Electric Utility Industry Investment

Regulated Utilities Still Can Raise Capital

by Teresa Hansen, editor in chief

Electrifying one of the world’s largest economies isn’t cheap, and raising money to keep the lights on challenges utilities.

Many financial experts rank the U.S. electric utility industry second only to the federal government in capital spending. The nation’s electric utilities spent $34.5 billion on capital projects in 2002-06 and are on track to spend $54.6 billion for capital projects during 2007-11, said Sean O’Donnell, executive director of energy at JPMorgan Chase & Co. and presenter at the 2010 Electric Light & Power Executive Conference. Banks, shareholders, public utility commissions and equity investors are key in utilities’ efforts to raise money for capital projects.

Investors’ Perception

Gene Rubin is senior vice president of Rivel Research Group, a company that conducts hundreds of interviews annually among institutional investors in U.S. electric utilities. Institutional investors have modest near-term outlooks for the utility industry as an investment, he said.

“In our recent study, which was in-depth interviews with more than 100 U.S. utility investment professionals, the industry was given an average rating of 3.4 out of a possible six,” Rubin said.

Investors’ main concerns are a changing political and regulatory environment and a difficult economy—factors that make it difficult to achieve rate case increases. Investors, however, are interested in the regulated arena—above unregulated operations, merchant operations or both—because of long-term growth potential through infrastructure build outs with emphasis on renewables, Rubin said.

Obtaining Capital

Even during the uncertain economy and regulatory and political environments, most regulated utilities can obtain funds for capital projects. The cost of capital for well-rated utilities is lower than it’s been in a long time. Nevertheless, most utilities operate conservatively and act prudently when spending and borrowing money, said Dee Ann Dorsey, a partner in the business practice group at law firm Hunton & Williams LLP.

“While the capital markets fluctuate from time to time, investment-grade electric utilities are generally not having trouble obtaining capital,” Dorsey said. “Short-term debt rates, and sometimes even long-term debt rates, are actually lower than they were before the financial crisis.”

Fewer deals are being done than before the economic crisis, she said, because utilities have slowed their expected capital investment in new generating capacity to meet the demand that was anticipated a couple of years ago; the Great Recession brought lower electricity demand.

“It’s not because the capital is difficult for them to obtain,” Dorsey said.

Andrew Gerber, another Hunton & Williams partner in the business practice group, said that in some cases when capital is available at more favorable rates, utilities are pre-funding their anticipated capital needs for two or more quarters.

“They are holding the proceeds they raise as cash or short-term investments until they need it rather then waiting until their liquidity needs become more immediate, and then being forced to take what the market can offer at that time,” he said. “This strategy mitigates market risk. Some may use pre-funding to temporarily pay down debt depending on the timing of their anticipated needs.”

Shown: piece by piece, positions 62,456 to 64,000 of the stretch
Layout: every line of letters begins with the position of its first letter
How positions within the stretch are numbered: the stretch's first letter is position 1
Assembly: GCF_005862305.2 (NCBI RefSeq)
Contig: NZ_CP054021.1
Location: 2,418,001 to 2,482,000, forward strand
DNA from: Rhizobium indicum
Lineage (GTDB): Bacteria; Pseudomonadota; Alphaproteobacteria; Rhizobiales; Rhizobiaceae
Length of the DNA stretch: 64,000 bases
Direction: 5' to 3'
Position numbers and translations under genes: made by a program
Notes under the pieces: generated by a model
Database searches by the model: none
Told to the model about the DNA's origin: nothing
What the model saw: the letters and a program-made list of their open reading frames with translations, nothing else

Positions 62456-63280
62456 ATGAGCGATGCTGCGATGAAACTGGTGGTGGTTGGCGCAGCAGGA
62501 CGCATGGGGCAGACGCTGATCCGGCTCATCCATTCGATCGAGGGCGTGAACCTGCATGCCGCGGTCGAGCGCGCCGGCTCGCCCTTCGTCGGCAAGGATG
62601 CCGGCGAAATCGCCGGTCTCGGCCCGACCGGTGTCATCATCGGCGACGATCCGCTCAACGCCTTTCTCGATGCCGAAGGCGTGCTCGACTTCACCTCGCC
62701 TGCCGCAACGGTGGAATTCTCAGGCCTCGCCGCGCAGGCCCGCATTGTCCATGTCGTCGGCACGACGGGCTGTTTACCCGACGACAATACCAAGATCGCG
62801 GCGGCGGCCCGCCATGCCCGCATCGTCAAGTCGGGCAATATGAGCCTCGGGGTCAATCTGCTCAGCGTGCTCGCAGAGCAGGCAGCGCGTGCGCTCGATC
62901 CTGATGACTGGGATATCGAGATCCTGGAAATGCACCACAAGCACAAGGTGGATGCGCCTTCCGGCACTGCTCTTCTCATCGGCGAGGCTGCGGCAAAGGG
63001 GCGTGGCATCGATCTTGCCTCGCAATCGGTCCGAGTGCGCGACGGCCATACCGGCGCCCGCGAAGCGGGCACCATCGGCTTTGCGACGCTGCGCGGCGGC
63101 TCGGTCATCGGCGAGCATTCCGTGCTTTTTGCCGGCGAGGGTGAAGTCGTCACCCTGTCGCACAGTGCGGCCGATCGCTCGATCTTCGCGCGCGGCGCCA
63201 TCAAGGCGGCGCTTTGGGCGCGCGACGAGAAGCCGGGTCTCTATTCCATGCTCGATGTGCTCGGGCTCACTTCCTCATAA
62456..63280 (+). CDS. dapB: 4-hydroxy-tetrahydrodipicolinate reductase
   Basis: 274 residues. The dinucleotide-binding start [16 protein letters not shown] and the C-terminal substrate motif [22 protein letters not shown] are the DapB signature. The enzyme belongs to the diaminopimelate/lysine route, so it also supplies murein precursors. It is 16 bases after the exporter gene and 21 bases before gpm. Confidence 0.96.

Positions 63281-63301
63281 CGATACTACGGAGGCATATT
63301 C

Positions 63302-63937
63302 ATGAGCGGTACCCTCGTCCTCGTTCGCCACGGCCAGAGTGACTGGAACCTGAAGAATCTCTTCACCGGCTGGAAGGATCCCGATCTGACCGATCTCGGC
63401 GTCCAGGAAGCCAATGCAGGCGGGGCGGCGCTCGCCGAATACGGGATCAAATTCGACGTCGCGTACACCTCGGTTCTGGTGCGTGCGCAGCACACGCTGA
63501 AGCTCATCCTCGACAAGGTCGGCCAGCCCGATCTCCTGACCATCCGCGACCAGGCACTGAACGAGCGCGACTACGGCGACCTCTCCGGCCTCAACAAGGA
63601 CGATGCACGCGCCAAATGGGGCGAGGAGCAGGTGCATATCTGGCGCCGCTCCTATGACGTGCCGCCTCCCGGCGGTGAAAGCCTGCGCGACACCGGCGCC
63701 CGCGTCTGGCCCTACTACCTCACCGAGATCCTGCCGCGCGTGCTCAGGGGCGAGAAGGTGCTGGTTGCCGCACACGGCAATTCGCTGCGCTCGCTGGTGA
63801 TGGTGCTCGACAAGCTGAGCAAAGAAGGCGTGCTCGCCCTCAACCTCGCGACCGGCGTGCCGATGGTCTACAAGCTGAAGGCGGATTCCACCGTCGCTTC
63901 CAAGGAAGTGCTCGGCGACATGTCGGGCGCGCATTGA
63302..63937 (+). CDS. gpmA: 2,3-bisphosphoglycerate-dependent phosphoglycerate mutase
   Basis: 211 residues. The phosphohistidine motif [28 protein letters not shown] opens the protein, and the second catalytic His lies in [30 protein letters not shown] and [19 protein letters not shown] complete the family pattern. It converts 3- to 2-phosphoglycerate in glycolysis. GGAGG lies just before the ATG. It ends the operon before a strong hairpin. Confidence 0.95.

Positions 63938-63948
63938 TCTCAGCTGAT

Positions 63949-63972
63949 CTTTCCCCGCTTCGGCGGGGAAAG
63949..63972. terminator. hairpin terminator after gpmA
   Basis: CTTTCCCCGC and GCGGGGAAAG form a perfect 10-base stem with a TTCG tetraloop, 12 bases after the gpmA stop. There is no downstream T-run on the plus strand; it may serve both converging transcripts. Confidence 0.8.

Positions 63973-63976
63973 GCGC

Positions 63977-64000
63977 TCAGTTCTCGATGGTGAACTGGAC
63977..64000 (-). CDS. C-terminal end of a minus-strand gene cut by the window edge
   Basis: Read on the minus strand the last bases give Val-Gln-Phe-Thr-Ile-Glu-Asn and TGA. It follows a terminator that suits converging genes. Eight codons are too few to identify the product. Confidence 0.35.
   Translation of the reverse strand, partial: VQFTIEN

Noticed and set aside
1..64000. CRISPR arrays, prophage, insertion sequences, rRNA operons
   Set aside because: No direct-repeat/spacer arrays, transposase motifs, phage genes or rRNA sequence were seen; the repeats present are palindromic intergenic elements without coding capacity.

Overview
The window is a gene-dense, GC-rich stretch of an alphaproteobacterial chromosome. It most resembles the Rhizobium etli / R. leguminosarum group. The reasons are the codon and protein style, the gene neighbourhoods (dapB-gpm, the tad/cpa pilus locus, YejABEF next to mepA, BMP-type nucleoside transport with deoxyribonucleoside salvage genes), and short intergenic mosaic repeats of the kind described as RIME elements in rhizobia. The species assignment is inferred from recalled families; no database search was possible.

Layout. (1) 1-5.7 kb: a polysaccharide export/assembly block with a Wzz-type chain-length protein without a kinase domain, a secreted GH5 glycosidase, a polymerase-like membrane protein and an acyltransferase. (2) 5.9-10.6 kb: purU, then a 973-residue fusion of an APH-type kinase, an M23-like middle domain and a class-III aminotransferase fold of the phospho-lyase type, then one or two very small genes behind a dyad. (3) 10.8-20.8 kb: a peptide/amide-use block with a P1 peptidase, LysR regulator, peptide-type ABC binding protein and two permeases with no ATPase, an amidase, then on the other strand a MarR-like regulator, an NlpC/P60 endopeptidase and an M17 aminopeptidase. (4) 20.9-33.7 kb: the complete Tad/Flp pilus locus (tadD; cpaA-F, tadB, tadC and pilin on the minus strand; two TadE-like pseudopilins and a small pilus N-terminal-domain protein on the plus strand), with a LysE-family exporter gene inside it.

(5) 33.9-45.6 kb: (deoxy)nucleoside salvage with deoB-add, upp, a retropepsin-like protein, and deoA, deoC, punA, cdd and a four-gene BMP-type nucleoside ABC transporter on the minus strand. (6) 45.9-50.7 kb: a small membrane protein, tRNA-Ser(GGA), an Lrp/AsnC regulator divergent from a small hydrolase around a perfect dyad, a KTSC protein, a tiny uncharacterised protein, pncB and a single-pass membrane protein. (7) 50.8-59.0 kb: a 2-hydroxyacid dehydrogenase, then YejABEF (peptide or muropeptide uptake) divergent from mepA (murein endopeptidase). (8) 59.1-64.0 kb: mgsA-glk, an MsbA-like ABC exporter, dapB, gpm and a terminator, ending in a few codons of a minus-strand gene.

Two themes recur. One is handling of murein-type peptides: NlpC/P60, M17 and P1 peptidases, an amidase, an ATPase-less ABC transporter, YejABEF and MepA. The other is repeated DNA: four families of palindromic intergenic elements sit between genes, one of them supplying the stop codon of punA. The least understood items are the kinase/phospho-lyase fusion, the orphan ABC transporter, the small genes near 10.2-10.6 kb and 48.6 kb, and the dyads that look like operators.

Stock Value, Dividends

Favorable financing terms combined with utilities’ capital-intensive nature worries some financial analysts that utilities will or already have become overleveraged and too dependent on banks. The utility industry depends on banks more than most industries, and investors know it, O’Donnell said. Some investors hesitate to buy into the utility industry because they think other industries can offer a better rate of return, he said.

Rubin agreed.

“Many utilities are no longer able to offer a secure and consistent rate of return,” he said.

As utilities deregulated in the late ’90s, they began to shift their shareholder base from local, retail mom-and-pop investors to a more sophisticated base of institutional investors. To attract investment from this audience and to reach higher multiples, utility management teams diversified into other jurisdictions and riskier strategies. It led to uncertainty and volatility previously uncommon for the industry. At times, some of these moves also weighed heavily on balance sheets and even affected some dividends’ security, Rubin said.

“Today, I think that while institutional investors are very much aware of the near-term challenges facing the industry, such as economy, difficult political landscape and potential carbon legislation, they are also attracted to the industry’s potential as they look at long-term global energy needs,” Rubin said.

Raising capital could be a challenge for some electric utilities in the near term, but that should stabilize as the economy strengthens, he said.

“What will be different going forward, however, is that investors will discriminate more than ever before with respect to which electric utilities will get the money,” Rubin said.

Investors might think that many undervalued securities offer a greater opportunity for near-term price appreciation than electric utilities because these companies might be better levered for an economic turnaround, Rubin said. To attract investors, he said, most utilities are reinvesting in the regulated side of the business. This approach makes financial results “more predictable, or “Ëœboring,’ as some investors like to call it, and, therefore more reliable,” he said.

Banks prefer the reliability of future cash flows over the considerable volatility that often accompanies merchant and unregulated businesses, Rubin said.

Views on utility stock values depend on whether investors focus on stock price or dividends, Dorsey said.

“Utilities’ dividends have been fairly consistent year over year,” she said. “Progress Energy has increased its dividends year over year since 1988, and NextEra Energy has increased its dividends year over year since 1994.”

Stock prices might have steered some advisors and investors from utilities, but dividends remain mostly stable, Dorsey said. They have been increasing steadily, even with the financial crisis, but not at the rate they increased in years before the recession.

Investment-grade utilities have generally been able to raise capital through the financial downturn, Gerber said. As Rubin pointed out, however, those utilities that are not investment-grade may have a harder time attracting discriminating investors.

“Sufficient demand for investment-grade utility bonds still exists, particularly secured bonds,” he said. “Offerings of these bonds can often be oversubscribed within a relatively short marketing period. For example, it is not unusual for a utility offering these bonds to find demand from investors significantly exceeding the size of their offering.”